4. I love the tension and questions that come with an unresolved ending, while realising that it makes others very uncomfortable. My wife flat-out refuses to acknowledge the ambiguity in the ending of Nolan’s last Batman film, which for me is one of the absolute highlights of Nolan’s work. Is Wayne really alive, or is this just an old man deluding himself into seeing the exact vision he always wanted to see? It’s something they could only get away with in a superhero film because so many people could take comfort in not seeing that ambiguity.

    • I suspect you’re right, Andrew, about fantasy films having their own set of rules. It’s far easier to accept that Bruce Wayne figured a way out of an impossible situation because of the way reality has been manipulated throughout the series. I’m struck by how much a single image can change our perception at the end of a story. I remember how much I wanted Terry Gilliam to leave us looking at Sam’s dream world at the end of Brazil. I would have still known he was strapped in a chair somewhere, having lost his mind, but seeing his imagined world as a final image would have changed my entire perception of that ending. Maybe I’m a sucker for happy endings.

  5. An interesting read as always Jon. Remember the schoolgirls in straw hats wandering out into the light near the end of ‘Close Encounters’? I am sure that was one solution to ‘Picnic At Hanging Rock’…
    Unlike Bruce, I like mysterious and unhappy endings. Life rarely has a happy ending, after all.
    Regards as always, Pete.

    • Thanks, Pete. Though very few of us are privy to the details, we all know how our own life stories will end. I suppose that’s why we are so drawn to the endings of movies, happy or sad.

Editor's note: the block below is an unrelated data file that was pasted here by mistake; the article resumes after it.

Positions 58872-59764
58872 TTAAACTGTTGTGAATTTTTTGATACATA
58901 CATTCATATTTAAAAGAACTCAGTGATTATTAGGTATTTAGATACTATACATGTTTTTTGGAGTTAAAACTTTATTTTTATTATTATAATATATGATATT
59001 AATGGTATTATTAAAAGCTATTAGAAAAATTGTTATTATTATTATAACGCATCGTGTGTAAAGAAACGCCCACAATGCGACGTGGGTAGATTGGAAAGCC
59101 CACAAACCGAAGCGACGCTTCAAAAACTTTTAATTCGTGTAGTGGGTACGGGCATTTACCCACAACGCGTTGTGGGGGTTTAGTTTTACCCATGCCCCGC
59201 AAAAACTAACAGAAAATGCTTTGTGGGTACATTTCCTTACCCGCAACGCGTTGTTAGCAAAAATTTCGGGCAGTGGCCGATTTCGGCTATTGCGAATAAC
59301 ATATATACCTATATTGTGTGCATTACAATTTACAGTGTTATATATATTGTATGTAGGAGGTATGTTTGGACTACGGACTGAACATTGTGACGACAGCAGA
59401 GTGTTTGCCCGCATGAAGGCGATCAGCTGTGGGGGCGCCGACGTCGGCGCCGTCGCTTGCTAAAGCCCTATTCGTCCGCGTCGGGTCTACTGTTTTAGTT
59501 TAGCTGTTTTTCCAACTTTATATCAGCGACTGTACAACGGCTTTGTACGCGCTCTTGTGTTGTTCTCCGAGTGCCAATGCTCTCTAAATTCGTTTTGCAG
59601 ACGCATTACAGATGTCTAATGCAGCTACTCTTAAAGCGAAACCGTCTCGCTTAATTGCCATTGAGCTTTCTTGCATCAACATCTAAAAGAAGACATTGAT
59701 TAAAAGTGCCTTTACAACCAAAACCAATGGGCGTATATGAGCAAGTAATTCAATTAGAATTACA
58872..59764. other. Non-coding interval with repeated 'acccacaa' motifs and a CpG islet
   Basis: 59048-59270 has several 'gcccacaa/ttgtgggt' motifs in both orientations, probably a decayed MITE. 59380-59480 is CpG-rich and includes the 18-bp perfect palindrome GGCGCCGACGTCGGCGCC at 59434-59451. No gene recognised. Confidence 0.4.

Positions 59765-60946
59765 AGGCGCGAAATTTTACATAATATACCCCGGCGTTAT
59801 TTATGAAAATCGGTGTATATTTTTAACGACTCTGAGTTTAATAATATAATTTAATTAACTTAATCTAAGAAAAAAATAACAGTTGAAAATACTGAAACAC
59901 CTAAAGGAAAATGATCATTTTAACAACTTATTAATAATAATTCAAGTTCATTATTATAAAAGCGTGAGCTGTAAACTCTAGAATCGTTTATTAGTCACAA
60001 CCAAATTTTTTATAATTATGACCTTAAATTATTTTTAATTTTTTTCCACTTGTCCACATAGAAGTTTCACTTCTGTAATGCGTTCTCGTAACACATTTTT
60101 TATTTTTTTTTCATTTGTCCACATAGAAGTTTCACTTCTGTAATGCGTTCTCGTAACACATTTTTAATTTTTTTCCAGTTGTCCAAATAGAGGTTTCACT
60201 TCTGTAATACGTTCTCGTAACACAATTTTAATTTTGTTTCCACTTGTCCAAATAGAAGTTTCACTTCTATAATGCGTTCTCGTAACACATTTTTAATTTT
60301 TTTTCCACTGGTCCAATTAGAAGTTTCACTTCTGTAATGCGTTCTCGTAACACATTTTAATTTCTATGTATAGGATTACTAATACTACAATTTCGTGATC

6. Hee, hee! Great ending to your article, Jon … or was it? This is an interesting subject, almost a conceptualist “what if?” question being posed about endings that don’t really provide a resolution. One of the most disturbing endings I can recall is the one to Time Bandits, in which the boy’s parents explode after touching a piece of “evil,” and the child is left alone. The viewer is left to speculate about the kid’s fate, and though it’s a fantasy, the movie doesn’t provide substantial links.

    You make a good point about The Graduate, too, being relatively ambiguous, though I wonder if there are more films with resolutions that are ripe for speculation as well–such as Kind Hearts and Coronets: did he or didn’t he get the chance to retrieve his memoirs? I supposed many great films can be open to this kind of musing; movies done well always provide the opportunity for interpretation.

    • Thanks, Simon. I have no problem arguing or contemplating the meaning of ambiguous endings. If done well, that can be lots of fun. Movies that refuse to provide any ending really seem to bother me, though not necessarily in a bad way. Dawn had referenced the ending of The Sopranos in her article. That really angered people because they felt closure was part of the contract.

  7. Great article, Jon. Immediately made me think of ‘The Pledge’ – a personal favourite.

    People might be interested to know that both the novel and film of ‘Picnic at Hanging Rock’ generated quite a bit of ‘Blair Witch’ like controversy at the time locally. There was much debate over whether or not the events depicted actually occurred. While the author refused to engage with the question, there are no historical records to support the claim that this is a true story. Of course, none of this stops large numbers of tourists from visiting the scene of the crime to this day 🙂

    Either way, it’s a beautiful part of the world when you get there!

    • Thanks James. As I understand it, it’s virtually certain that Joan Lindsay invented the story, perhaps very loosely based on one or more old myths. Doesn’t really matter, I suppose. Still a very eerie, evocative movie.